Global Villages Network

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Franz invited me to blog about my dissertation I wrote for achieving the MSc in Holistic Science at Schumacher College, Devon, UK, in 2008. The thesis can be downloaded at

Holistic Science network at

I have traditionally been a pessimist, and I was more or less just waiting for a catastrophe to happen since I was 17. Environmental destruction, greed, financial and social turmoil were too dooming to me.

It is only in the last years that I have been able to overcome this basic negative outlook. For this to happen, a whole chain of events, connections, readings, watchings, meetings and conversations have been instrumental. The thesis has been a sort of process for me to actually mature a more optimistic view to the future. Looking at the world with such eyes was new to me, so few issues I wrote about would have been very obvious to many. But it has been a very important process.

The thesis is written in two main parts. The first approaches sustainability from a macro-perspective, producing a bit of a big picture of a possible unfolding scenario. The main starting point is a world with less energy resources, but not a total collapse. Rather, bioregionalism allows the reconfiguration of human settlements around biological, geographical, etc. boundaries. Cities and rural areas create a symbiotic relationship, organic agriculture, permaculture, CSA etc. provide food while cities remain cultural, innovation and market centres.

The picture is enhanced through adopting much more small to mid scale oriented endeavours, leaning on to E.F. Schumacher's "Small is beautiful" thinking. But with open source, distributed and p2p production,
"making anything anywhere" fablab approaches and ICT this picture gets totally new connotations. High technology, progress are not excluded from such an appopriate technology in today's times. Collaboration and cooperation drives new forms of interaction and mutual support. Communities become owners of their resources and produce for local needs first, adopting new forms of organizations (e.g. Community Interest Companies in the UK).

Such communities would become resilient communities, especially if they are able to source locally much of their resources for energy and production. Modern lives however have very dependency on fossil oil products - not only for fuels, but also for materials. A future society without such advanced materials is currently difficult to conceive. But alternatives may be on the way: artificial materials can be synthesised from biomass.

The second part of the thesis tries to analyse the potential for biomass. It discusses food vs. feed vs. fuels vs. materials, and comes to the conclusion that we might get into resource conflicts, and that intelligent management and allocation of resources along local needs will drive decisions on what will be done, allowing a diversity of localised solutions. Discussing biofuels, I also conclude that the industrial agri-fuels (large scale) are detrimental and to be avoided, while small-scale subsistence type of biofuels, as used globally by a multitude of people, should be looked at with different eyes.

I believe there is ample space for future materials sourcing from biomass, be it from land plants, algaes or any organic residuals. However, this is not an area I am very familiar with, so it has been a challenge to write about it, being most of the information coming from biotech companies still just looking for more and more profit while applying genetic engineering in order to produce "superbugs" who can break down organic matter.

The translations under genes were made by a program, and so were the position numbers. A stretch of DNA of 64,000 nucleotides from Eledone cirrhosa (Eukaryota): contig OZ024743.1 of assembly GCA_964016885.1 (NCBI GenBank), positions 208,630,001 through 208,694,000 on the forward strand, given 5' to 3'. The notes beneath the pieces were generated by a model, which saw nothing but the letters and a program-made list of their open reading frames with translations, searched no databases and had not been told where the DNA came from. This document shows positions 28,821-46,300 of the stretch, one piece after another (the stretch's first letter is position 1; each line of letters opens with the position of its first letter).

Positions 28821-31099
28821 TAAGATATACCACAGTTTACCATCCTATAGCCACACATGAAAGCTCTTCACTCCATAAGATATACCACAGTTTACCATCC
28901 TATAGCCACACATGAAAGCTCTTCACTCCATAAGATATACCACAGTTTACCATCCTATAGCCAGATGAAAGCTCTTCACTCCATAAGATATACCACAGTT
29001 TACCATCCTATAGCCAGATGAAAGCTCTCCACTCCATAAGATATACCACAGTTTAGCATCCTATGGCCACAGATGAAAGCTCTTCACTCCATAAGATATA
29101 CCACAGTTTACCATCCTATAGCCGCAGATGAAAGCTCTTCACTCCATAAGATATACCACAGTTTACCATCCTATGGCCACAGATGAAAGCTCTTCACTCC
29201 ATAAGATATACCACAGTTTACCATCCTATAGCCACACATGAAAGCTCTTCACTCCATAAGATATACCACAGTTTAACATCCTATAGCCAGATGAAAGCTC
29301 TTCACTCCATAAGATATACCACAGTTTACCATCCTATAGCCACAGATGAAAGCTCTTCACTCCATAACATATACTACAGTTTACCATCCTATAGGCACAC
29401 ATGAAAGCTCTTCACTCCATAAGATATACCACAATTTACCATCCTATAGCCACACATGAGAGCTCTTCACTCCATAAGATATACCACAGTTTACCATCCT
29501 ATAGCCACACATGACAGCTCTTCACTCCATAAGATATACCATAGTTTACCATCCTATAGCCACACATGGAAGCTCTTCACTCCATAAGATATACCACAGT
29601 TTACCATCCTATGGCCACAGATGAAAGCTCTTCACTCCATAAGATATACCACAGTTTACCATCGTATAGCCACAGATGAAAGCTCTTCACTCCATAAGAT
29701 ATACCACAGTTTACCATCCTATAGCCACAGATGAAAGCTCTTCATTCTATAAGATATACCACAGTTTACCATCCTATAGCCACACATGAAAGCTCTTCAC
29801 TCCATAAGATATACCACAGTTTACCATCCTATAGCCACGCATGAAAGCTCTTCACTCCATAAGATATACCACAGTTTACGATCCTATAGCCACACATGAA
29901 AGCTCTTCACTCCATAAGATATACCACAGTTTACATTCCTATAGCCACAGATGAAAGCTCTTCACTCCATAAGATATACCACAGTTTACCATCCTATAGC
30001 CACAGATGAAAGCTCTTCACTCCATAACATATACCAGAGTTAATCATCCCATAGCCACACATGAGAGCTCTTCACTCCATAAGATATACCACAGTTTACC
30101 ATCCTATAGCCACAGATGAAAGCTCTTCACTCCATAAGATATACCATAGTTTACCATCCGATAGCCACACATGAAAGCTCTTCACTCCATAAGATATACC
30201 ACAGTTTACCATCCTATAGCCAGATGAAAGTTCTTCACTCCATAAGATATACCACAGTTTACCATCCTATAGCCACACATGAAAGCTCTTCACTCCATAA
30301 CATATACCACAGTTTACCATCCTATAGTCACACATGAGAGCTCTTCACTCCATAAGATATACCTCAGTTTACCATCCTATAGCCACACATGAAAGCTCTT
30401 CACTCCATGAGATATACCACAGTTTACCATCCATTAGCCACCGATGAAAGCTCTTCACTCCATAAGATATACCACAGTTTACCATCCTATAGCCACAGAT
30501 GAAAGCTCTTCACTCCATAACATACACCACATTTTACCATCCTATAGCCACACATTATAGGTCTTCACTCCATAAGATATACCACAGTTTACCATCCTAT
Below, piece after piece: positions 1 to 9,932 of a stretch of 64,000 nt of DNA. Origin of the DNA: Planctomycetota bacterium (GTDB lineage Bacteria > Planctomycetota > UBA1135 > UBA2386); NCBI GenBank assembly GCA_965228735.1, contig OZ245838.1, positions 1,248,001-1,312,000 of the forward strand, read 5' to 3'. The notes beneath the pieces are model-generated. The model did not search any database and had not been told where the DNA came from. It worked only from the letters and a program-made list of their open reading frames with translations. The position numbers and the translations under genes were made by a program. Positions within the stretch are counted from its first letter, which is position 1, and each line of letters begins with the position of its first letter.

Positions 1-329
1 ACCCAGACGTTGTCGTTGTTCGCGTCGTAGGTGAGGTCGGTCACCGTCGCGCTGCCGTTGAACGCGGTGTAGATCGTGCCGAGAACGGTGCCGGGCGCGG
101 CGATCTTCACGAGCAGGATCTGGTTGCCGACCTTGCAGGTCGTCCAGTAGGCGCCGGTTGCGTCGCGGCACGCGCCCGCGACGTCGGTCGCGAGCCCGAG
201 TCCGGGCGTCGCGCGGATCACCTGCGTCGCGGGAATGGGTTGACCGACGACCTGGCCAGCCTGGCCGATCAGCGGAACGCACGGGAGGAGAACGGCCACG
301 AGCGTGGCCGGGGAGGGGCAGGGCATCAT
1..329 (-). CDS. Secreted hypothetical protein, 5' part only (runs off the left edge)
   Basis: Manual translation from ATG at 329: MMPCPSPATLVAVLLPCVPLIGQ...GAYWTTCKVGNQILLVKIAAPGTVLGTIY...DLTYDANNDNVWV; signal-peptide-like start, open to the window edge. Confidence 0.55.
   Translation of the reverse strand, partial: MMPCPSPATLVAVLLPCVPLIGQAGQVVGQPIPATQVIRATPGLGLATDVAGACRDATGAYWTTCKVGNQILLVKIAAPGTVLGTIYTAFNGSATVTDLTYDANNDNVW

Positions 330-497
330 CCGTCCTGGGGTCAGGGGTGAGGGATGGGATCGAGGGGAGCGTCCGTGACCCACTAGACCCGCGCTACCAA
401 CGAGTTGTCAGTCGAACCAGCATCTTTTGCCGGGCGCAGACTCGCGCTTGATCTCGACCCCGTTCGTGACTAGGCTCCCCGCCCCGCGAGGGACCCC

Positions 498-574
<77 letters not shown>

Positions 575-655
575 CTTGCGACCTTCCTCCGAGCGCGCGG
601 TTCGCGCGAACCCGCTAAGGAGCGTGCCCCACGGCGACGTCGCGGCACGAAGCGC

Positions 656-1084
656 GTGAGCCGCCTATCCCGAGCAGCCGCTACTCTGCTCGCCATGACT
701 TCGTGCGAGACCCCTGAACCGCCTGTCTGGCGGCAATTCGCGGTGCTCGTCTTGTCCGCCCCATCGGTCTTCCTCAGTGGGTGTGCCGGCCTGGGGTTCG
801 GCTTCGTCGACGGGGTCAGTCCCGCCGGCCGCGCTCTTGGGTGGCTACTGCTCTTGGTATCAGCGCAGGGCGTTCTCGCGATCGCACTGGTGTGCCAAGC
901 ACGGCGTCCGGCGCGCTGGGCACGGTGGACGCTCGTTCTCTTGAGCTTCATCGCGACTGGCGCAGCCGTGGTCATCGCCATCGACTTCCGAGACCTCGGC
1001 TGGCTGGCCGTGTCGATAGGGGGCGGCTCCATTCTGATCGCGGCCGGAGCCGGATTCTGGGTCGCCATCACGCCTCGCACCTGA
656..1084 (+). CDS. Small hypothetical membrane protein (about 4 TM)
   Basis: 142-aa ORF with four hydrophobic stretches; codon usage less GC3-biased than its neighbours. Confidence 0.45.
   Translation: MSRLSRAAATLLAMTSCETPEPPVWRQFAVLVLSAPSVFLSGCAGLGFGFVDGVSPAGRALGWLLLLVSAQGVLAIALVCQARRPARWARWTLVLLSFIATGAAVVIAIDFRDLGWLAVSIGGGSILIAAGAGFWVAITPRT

Although not finally discussed in the thesis, I'd say that mid-term mobility will have to shift away from burning any liquid fuels (while still maybe being employed for niche uses where available), including any biofuels, freeing those biological resources to harness the fabrics and materials (including hemp, flax, bacteria- or mushroom-grown fibers, etc.) we need for a future sustainable society.

In my view, this picture is very much in-line with the "global village" concept proposed on this social network. In fact, instead of chosing such a technical title for the theses ("Distributed Networked Biobased Economies"), I could have just called it "Global villages" :)

Finally, I'd like to end here by stating that a very important driver for such a sustainable society to come about will be the implementation of new forms of organisations, finance and currency. Chris Cook's "Limited Liability Partnership" for example are a way to organize the economy in true p2p, circumpassing the difficulties of today's access to investment capital. I am sure also in this area diversity will be key. Isnt't this a wonderful perspective?

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Comment by Franz Nahrada on June 3, 2009 at 9:13am
Thank you Fabio for sharing this. Yes, it is a wonderful perspective! There are many important points here and what you describe is totally in tune with the dreams I have for our network. I point your attention just to one website that you should have a look like:

The point is: in this plethora of issues, how do we focus? One project that I think might be important to our network is the "virtual university of the villages", a global endavour to use streaming video technology to establish real life collaboration between people in local development. We must have the vision, but I think this also would mean appropriate action.

Also, I think Global Villages Network will be sought for as a consulting and catalyst entity to support transition processes anywhere on this globe. My dream is that we get ready to fulfill this role, not just discuss, but also act. Thank you so much for your post, and I encourage you to start a group on whichever issue you want to look the closest here.


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